The Life: Clare Woodcraft, chief executive of the Emirates Foundation, describes the importance of creating links between business and youth.
Helping hand to put UAE youth on career track
Clare Woodcraft is the chief executive of the Emirates Foundation, which redefined its role last year to focus on youth development. Here, she speaks about creating links between business and youth.
Business and young people in the UAE don't seem to understand each other's expectations. Would you agree?
There are changes on both sides. It is improving quite significantly. Emirates Foundation was established to help business invest in the local community. Since we've had our refocus on youth development, we've had even greater interest from business to work with us because they understand that youth development is actually critical to their commercial development, and that top talent is high on the global agenda.
We see the business sector increasingly coming to us and asking us for help: how they can access young Emiratis, or develop their CSR [corporate social responsibility] programmes around youth development, or how they can hire young Emiratis.
And on the other side?
We are discovering [young Emiratis] need a lot of support in terms of career guidance. Not just formal career counselling but also getting access to business. We hear … young people saying: 'Even if I did want a job with an industrial company or technology giant, I don't have the contacts or connections to get there'. With our Kafaat [Connect] programme, it's about giving young people access to the business sector. And our Think Science programme serves a similar purpose. We have internships, taster days.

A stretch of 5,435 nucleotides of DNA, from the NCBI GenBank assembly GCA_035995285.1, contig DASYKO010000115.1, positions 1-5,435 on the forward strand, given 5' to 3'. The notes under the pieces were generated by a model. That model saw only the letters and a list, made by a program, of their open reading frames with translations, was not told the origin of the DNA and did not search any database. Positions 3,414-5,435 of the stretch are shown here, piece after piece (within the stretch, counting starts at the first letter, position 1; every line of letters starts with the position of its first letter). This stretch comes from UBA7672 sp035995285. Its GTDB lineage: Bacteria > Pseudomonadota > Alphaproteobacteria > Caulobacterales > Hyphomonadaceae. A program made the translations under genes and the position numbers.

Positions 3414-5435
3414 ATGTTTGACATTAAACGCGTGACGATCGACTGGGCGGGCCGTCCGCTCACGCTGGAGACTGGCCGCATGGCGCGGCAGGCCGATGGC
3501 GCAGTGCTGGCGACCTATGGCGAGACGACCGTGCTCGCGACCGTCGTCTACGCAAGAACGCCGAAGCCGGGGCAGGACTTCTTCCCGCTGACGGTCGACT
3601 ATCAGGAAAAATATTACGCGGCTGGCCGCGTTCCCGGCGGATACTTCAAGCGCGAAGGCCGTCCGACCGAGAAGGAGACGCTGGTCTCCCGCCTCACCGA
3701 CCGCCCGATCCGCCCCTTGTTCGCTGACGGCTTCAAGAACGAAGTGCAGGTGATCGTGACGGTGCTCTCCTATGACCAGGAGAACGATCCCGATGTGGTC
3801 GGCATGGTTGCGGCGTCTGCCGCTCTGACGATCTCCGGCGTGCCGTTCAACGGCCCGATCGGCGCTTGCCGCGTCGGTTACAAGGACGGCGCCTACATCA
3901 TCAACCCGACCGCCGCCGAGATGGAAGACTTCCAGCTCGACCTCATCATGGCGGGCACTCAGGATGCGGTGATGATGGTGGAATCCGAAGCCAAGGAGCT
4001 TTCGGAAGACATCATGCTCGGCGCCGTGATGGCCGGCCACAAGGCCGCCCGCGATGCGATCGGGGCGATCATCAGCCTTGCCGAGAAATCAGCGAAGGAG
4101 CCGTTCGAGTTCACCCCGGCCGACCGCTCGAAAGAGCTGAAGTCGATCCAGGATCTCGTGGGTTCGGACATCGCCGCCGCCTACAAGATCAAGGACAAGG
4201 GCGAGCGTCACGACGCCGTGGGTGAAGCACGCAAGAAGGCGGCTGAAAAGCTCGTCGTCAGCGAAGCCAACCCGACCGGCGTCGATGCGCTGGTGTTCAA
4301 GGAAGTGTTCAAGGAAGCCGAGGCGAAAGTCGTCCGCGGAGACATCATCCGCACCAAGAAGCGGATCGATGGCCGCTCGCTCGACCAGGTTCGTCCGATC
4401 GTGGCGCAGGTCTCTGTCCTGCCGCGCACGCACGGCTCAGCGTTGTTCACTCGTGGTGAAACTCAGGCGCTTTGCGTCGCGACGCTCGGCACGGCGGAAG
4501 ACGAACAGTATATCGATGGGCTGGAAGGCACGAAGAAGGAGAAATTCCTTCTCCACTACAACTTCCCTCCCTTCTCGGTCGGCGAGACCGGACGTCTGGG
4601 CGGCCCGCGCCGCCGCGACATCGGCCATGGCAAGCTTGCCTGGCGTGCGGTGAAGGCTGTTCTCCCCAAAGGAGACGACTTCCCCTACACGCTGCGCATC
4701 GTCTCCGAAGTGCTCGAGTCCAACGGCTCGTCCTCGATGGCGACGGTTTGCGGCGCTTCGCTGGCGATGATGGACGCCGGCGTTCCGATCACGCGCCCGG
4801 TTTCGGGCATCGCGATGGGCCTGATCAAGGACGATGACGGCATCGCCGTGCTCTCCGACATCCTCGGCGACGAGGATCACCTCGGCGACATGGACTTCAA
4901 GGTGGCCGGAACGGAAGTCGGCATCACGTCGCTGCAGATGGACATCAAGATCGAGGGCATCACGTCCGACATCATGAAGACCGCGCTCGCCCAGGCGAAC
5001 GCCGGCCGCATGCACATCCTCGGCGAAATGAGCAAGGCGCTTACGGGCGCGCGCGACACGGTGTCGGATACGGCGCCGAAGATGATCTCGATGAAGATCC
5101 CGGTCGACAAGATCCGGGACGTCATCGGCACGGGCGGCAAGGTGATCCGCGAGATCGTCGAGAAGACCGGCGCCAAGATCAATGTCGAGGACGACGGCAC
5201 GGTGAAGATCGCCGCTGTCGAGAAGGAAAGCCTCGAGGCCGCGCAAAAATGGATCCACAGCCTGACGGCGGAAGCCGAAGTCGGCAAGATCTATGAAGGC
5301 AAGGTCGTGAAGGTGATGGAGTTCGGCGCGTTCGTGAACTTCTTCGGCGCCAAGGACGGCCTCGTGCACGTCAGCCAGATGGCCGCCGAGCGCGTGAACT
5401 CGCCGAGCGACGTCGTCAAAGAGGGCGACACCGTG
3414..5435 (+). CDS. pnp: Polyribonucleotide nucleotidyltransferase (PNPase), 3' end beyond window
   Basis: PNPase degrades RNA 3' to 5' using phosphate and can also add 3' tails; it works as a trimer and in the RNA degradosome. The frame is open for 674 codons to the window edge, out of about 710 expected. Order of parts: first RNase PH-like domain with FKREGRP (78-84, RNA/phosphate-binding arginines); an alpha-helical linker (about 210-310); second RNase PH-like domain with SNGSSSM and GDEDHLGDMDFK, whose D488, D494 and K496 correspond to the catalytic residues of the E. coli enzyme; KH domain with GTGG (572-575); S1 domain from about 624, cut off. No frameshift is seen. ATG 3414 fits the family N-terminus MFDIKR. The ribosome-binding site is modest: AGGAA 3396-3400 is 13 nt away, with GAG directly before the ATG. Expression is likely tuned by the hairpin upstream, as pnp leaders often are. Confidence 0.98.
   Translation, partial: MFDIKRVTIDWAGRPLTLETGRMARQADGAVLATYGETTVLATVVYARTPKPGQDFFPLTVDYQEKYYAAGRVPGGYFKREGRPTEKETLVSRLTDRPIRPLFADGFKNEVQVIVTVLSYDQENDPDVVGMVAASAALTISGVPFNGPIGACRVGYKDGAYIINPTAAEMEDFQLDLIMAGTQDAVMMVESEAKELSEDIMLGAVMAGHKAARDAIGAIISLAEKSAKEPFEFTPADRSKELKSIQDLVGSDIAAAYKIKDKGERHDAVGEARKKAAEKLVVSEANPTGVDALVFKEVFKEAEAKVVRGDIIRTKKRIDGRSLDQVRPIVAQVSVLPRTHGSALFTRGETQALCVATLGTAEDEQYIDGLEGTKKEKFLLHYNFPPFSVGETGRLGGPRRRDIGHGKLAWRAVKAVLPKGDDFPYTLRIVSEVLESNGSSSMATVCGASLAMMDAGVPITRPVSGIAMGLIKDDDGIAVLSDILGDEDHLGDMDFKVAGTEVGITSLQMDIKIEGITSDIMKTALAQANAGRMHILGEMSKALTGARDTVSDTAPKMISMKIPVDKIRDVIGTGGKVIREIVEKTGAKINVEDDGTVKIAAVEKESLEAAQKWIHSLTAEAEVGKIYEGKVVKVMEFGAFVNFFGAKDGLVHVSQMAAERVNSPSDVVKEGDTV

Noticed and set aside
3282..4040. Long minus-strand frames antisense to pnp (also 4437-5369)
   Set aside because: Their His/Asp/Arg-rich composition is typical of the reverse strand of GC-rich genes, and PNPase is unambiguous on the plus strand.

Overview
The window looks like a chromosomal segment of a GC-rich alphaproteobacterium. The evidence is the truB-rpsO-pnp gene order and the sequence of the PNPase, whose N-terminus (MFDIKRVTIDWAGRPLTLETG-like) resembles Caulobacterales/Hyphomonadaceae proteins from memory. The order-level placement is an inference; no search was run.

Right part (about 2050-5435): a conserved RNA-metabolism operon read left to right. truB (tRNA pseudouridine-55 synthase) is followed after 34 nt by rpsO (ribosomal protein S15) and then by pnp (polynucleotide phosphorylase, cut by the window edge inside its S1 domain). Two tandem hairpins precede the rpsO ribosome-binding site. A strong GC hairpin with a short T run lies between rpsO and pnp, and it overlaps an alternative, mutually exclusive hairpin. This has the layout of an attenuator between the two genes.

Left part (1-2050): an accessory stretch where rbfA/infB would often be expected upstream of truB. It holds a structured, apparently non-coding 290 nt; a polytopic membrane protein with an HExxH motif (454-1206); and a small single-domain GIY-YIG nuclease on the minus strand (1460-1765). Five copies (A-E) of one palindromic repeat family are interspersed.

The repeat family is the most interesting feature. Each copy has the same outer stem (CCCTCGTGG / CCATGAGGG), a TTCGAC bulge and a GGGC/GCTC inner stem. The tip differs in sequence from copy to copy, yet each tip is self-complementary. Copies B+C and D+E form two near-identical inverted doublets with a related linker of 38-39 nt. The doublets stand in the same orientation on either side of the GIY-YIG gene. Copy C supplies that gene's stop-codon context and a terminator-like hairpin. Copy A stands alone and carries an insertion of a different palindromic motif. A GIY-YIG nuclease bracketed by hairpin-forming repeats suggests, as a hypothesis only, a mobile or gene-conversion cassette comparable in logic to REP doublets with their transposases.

Do you think quotas for Emirati employees are a good idea?
Quotas … globally have never been particularly effective. A more powerful way to hire Emirati talent is to help young Emiratis themselves create links with the companies. And helping companies see this is an investment and not a cost.
What do you think of the calibre of UAE graduates?
There is a challenge globally for young people - not just in the Middle East - that academia is not doing enough to make sure that people who leave schools and universities are ready to go into a job. Business complains that graduates or high school graduates simply do not have the immediate skills to apply in this environment. There is a lot more academia can do.
Should there be more options for vocational training here?
Absolutely. It's critical and there are some great initiatives in Abu Dhabi. There is the Abu Dhabi Vocational Education and Training Institute and it's doing a great job but you need a lot more. Young people are not necessarily aware of the fact you don't need a degree to have a technical skill set that is valuable and productive. It's a global issue [and] a real tragedy that some young people get pushed into formal academic careers when they would be much better hands-on with technical, practical skills.
Our role is to support young people but to help business do that as well.